12321103_904629016277975_6916396875116598151_nDeerfield Beach, FL – May 2, 2016 – Representatives of Wishing Well International Foundation (WWIF) from the US and South Africa have laid out the itinerary details for their ‘mini expedition’ that begins May 22 in Nelspruit, South Africa. During the week-long trip, the group will work with local organizations to deploy 33 biofilters that will provide clean, safe drinking water for hundreds of people over the next 10 years. The trip will also provide an opportunity for WWIF to continue planning and scouting for next year’s big event, the 10-1-10 Africa Expedition.

The major expedition was originally scheduled for this month but was postponed until 2017 due to severe drought conditions across southern Africa. However, a scaled-down version of the trip will go forward this month in areas that have sufficient water to filter. Company representatives of H2O International and H2O International South Africa will be the only sponsors to attend the mini expedition.

Another benefit of the smaller-scale expedition is the opportunity to test new filtration equipment in the field. Two types of biofilters will be deployed. (WWIF has used biosand filters in all of its prior deployments.) The gravity-powered units are effective at removing bacteria and viruses from local water. These are the common contaminants that cause illnesses and the premature deaths of millions in developing areas.


Joseph Gonzales (left) of Wishing Well International Foundation and Roy Kuennen (right) of Amway with the new biofoam filter at the WQA Convention & Exposition in Nashville.

WWIF’s collaboration with Amway (an Expedition sponsor) makes it possible to install new biofoam technology in the field that effectively removes bacteria, viruses and cysts from drinking water. The upper chamber of the new filter is a flocculation stage which uses alum to clump and remove turbidity from the water. It then passes to the lower chamber where the water comes into contact with microbial foam that kills its harmful contaminants. The water flows out of a spigot into any type of container, ready for use in cooking or drinking.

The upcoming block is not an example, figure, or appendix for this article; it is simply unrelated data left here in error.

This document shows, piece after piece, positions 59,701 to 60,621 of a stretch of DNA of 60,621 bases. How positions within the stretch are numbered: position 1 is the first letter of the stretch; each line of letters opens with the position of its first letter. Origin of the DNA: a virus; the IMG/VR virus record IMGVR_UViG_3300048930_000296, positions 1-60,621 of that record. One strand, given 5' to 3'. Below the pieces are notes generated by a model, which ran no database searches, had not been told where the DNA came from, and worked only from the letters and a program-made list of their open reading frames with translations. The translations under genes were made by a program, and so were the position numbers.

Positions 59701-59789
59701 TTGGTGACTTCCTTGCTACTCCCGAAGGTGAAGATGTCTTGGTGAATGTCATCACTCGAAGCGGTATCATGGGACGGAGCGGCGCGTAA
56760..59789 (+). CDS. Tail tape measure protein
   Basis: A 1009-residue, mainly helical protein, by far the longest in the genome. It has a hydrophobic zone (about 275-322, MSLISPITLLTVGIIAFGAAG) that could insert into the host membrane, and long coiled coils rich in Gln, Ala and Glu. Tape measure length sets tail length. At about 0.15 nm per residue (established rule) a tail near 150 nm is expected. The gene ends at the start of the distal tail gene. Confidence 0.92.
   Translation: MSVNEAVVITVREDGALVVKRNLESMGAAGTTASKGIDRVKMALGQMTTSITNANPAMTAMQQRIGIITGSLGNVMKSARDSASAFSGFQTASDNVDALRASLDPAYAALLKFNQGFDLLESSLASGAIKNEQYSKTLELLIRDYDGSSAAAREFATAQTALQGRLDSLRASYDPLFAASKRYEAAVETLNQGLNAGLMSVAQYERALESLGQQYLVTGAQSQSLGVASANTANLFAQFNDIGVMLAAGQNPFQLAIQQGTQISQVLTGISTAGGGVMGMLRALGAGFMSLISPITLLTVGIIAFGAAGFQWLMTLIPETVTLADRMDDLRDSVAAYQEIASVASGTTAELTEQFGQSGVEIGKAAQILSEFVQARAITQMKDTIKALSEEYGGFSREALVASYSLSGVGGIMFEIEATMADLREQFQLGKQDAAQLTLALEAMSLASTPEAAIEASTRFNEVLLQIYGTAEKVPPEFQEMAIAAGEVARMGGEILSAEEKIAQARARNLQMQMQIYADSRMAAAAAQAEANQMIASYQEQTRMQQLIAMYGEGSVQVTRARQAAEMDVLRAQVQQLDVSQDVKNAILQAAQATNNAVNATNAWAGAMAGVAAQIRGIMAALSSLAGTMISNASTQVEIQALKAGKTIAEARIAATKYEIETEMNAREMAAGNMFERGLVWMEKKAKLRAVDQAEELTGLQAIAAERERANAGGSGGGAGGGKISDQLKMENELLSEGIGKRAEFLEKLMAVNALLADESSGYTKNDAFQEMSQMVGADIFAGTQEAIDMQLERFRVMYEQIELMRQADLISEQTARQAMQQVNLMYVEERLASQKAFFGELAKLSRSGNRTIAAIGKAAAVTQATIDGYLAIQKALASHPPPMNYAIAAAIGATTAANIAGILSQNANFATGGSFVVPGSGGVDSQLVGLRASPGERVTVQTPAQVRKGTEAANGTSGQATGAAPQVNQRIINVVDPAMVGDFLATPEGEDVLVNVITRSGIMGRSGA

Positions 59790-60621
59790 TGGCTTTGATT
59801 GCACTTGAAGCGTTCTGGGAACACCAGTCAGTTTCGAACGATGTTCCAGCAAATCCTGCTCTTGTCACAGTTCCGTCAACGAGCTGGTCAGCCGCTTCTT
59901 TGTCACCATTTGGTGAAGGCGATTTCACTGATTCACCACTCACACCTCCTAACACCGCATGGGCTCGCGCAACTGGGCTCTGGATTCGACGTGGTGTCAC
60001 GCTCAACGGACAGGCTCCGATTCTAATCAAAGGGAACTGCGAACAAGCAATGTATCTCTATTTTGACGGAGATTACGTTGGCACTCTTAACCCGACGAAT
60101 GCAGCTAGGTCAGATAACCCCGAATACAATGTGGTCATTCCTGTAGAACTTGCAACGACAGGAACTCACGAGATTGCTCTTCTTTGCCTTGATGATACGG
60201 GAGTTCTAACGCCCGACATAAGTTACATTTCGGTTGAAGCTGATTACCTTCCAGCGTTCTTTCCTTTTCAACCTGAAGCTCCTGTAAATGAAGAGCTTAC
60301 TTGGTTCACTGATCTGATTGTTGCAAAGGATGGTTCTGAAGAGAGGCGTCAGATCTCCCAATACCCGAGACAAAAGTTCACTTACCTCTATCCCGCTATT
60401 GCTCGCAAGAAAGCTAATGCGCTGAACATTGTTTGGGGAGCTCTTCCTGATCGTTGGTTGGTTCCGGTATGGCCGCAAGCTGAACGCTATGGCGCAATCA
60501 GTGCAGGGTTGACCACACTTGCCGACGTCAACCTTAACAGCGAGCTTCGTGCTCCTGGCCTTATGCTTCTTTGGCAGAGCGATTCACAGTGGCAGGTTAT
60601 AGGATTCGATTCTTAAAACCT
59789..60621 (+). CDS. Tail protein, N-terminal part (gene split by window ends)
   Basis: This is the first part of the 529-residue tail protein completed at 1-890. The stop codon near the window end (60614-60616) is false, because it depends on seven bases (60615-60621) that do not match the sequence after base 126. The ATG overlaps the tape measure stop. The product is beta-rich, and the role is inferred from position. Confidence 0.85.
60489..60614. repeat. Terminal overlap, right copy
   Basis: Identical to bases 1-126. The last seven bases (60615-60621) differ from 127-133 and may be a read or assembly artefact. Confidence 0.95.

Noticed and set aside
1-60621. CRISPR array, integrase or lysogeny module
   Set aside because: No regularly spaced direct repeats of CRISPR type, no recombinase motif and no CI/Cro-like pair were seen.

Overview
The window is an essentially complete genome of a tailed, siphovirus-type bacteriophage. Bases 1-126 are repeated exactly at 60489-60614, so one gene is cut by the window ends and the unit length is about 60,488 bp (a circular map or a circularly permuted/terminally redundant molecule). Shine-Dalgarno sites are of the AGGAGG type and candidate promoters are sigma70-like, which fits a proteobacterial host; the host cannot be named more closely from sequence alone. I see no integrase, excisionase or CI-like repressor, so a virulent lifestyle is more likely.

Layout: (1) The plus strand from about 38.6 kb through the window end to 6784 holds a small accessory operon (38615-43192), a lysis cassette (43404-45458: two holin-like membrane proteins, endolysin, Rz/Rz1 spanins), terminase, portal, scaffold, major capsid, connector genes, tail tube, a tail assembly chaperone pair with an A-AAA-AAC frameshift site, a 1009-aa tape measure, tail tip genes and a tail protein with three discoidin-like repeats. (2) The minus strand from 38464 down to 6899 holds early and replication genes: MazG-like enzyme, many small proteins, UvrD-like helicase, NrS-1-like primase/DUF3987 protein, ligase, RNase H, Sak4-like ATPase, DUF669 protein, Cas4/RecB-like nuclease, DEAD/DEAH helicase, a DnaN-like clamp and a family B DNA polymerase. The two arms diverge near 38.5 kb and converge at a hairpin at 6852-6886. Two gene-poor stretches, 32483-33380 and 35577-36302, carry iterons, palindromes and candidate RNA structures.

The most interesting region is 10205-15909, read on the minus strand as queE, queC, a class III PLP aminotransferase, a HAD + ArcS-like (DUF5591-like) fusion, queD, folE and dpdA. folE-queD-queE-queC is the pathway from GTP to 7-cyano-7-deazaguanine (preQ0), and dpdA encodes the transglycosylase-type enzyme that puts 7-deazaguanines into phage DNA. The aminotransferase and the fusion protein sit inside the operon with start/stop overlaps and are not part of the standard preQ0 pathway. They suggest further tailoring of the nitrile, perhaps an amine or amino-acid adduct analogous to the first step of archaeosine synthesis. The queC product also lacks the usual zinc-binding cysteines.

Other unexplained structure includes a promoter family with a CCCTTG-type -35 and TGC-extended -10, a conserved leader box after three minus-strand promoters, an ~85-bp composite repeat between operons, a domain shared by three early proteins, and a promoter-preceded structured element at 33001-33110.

“Testing new technology on a small-scale deployment like this one is very beneficial,” said Guillermo Guzman, CEO and Founder of WWIF. “It helps us to discover and eliminate the issues that we never could have anticipated in a laboratory setting.” Six of the deployed units will be biofoam filters. Stainless steel water bottles and clothing will also be distributed among the communities who need them.

WWIF will be working closely with Hands At Work, a non-profit organization that is based in South Africa. The team will be in Hazyview, Mpumalanga on Monday, May 23rd, in northeastern Swaziland on May 24th and in Usuthu Gorge communities on May 25th. More than 2,000 children will directly benefit from the filters to be deployed across five schools. The team will be in Lavumisa on May 26th and in Oshoek on Friday, May 27th to deploy another 10 filters.

The full-scale 10-1-10 Africa Expedition will proceed in May 2017. WWIF representatives and company sponsors will attend, see the wild landscapes of southern Africa and experience the satisfaction of doing great work for those who need it. Available sponsorships can be seen here.

Click here to learn more about Hands At Work.
Click here to learn more about the Expedition.
Click here to view and download the registration form.

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  • 884 million people in the world do not have access to clean water.
  • 1.6 million children die each year from waterborne diseases.
  • The Millennium Development Goal on child survival (MDG 4) will remain beyond our reach until diarrheal disease, poor sanitation and unsafe drinking water issues are addressed.
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